Showing 1-24 of 47 items found in Arts & Culture
The Shawnee Hills Wine Trail features 12 award-winning wineries located along a 25-mile scenic drive along highway 127 and highway 51 in the Shawnee National Forest. Along the way have a picnic, go on a hike, visit a shop, and stay in a cozy B&B or cabin. Many of the wineries host special events throughout the summer and fall.
On the Shawnee Hills Wine Trail, Rustle Hill winery features an amphitheater bandstand for live music, great wines and beers, restaurant and cabins for rent.
This historic boardwalk dates back to the 1890s. Today it offers galleries featuring quality handcrafts created by local artisans and a country store.
This center was designed for children ages 3-13 and their families. The science museum features several interactive hands-on exhibits dealing with a variety of basic concepts of science, as well as special events and programs.
A national symbol of faith, this 111-foot-tall cross, when illuminated at night, can be seen over an area of 7,500 square miles atop the most prominent elevation in Southern Illinois. The cross is surrounded by the Shawnee National Forest.
Built in 1903 by the Illinois Central Railroad, the Old Railroad Passenger Depot has since been restored and now serves as home to the Carbondale Train Museum. Filled with information, artifacts and souveniers, the museum contains significant facts relating to Carbondale's history. Ring the bell of an original train car from the Illinois Central Railroad, which still sits on the track!
SIUC's 1200-seat theater is located in the historic "old campus" and hosts every genre of performing arts. Constructed in 1918 and renovated in 1972, this magnificent facility is home to the Marianne Webb Pipe Organ, a 59-rank Reuter Pipe Organ.
Twenty-five historic buildings ring Carbondale's nostalgic Town Square. When Daniel Harmon Brush, Carbondale's founding father, filed the original 56-acre plat of Carbondale in 1852, almost 10 acres were left open in the center of town. Today you can shop charming locally owned boutiques here, ranging from bike shops to furniture stores.
Permanent exhibits here include African art collections and slave artifacts. Rotating displays have included Underground Railroad message quilts and local artwork. The museum's changing exhibits seek to portray the outstanding achievements of African American citizens.
Located at Lincoln Memorial Park, visitors can "Walk Where Lincoln Walked" by following the presidents footsteps from Jonesboro Square to the park.
The Marion Cultural and Civic Center serves Southern Illinois as an outlet for cultural and artistic opportunities of all types. MCCC is a 1094 seat performing arts center located in the historic town square of Marion, IL. In addition to providing a state-of-the-art theatrical facility at a low rental cost, MCCC also provides a portion of the lobby to display paintings and artwork from Southern Illinois artists.
This 10,000-seat facility is located on the beautiful campus of Southern Illinois University Carbondale. The Arena is home to NCAA Division 1 basketball team, the SIU Salukis. The Arena also hosts nationally touring concerts, family shows, theatrical events and circuses.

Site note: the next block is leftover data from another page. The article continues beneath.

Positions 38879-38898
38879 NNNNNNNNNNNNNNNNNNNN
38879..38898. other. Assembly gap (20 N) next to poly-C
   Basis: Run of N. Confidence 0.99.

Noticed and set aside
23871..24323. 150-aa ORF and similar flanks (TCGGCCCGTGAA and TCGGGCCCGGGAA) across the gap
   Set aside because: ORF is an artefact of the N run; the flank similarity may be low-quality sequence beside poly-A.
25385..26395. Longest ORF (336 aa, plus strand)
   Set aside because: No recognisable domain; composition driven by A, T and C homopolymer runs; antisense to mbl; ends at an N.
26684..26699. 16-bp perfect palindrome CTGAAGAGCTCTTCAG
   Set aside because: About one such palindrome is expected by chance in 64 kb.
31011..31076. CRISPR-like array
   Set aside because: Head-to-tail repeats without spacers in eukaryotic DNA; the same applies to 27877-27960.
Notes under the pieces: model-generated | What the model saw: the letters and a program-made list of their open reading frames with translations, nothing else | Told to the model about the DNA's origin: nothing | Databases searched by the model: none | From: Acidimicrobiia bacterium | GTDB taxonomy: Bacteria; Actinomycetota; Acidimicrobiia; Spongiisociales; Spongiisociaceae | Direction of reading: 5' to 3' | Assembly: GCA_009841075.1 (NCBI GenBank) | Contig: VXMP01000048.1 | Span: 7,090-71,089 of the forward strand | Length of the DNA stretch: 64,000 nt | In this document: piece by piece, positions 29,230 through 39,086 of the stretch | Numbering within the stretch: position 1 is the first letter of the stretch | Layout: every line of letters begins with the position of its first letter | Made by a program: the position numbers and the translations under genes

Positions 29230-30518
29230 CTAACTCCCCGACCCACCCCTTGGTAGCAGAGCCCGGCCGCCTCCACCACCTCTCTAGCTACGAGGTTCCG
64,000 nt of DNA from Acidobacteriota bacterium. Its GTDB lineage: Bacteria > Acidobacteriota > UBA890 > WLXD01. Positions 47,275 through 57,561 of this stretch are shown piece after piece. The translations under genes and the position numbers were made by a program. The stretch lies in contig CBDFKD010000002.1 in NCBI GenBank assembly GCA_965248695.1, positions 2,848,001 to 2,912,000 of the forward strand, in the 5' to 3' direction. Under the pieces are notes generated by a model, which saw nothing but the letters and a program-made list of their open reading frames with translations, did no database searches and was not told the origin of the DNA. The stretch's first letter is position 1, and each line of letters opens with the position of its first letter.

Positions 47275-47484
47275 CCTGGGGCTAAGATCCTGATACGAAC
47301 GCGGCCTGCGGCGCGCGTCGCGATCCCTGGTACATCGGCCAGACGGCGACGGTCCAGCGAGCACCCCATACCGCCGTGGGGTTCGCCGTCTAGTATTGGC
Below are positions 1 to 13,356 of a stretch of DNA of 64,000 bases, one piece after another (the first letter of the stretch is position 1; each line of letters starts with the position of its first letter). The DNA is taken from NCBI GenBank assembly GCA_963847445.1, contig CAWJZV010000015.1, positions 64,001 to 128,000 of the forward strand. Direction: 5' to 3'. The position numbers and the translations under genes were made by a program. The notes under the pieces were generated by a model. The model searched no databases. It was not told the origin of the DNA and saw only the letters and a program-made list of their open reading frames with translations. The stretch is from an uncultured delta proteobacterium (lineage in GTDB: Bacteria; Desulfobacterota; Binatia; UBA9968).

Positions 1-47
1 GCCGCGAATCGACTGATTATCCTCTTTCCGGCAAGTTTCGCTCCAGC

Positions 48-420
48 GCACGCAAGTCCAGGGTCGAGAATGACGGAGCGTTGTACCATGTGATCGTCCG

Step back to Civil War days when "pig iron" was smelted at this, the first coal-fired iron furnace in Illinois, now on the National Register of Historic Places. Restored structure is in a beautiful park with fishing, hiking, and picnicking available.
Anthill productions is home to the photography of rare images' Bob Hageman and the stained-glass work of Firelight Studio's Linda Austin. For well over 20 years, Linda and Bob have been making and displaying their unique artworks throughout the Midwest, and they are now for the first time making them available to a broader audience.
A World War I memorial stature, “The Spirit of The American Dough Boy” was dedicated on September 6, 1927 following its acquisition through a project sponsored jointly by the local American Legion and VFW Posts. The solider is forever immortalized in statue form, seen is his war apparel and stance. The Dough Boy is a symbol of freedom and remembrance of those who fought for our land.
General museum featuring local history, Kirkpatrick Pottery, Native American artifacts, pioneer items and other unique collections.
Presbyterian church in continuous operation since 1850 and the site of a winter encampment during the Trail of Tears. Only site certified by state of Illinois and Cherokee Nation.
The Science Center of Southern Illinois is the perfect way for kids to explore the beauty of science in a fun atmosphere. This hands-on children's museum has over 50 exhibits and sees nearly 15,000 annual visitors. Adults are also welcome, as many of the activities can be enjoyed by all.
Named after Civil War General John A. Logan, the college combines modern architecture and a beautiful park-like setting. Memorabilia of General Logan and his wife, Mary, are on display in the museum and art gallery at the college.
Little Egypt Arts Association is a not for profit artist Co-op that was established in 1995 by approximately 20 local artists and art patrons. It's the largest cooperative art center in Southern Illinois. Offering a gift shop, art classes and workshops.
Live entertainment. Monday night is jazz, Thursday offers an eclectic mix of local musicians, Sunday is DJ night.
This 488-Seat theater hosts several productions each year that features both student and guest performers. During the academic year there are four major productions. The McLeod Summer Theater also produces three or four to finish out the season.
Located in an historic brick building in Marion, the museum features artifacts, antiques, and records of a bygone era. 17 rooms contain exhibits, including an old-fashioned school room. Tours may be arranged through the Marion Chamber of Commerce.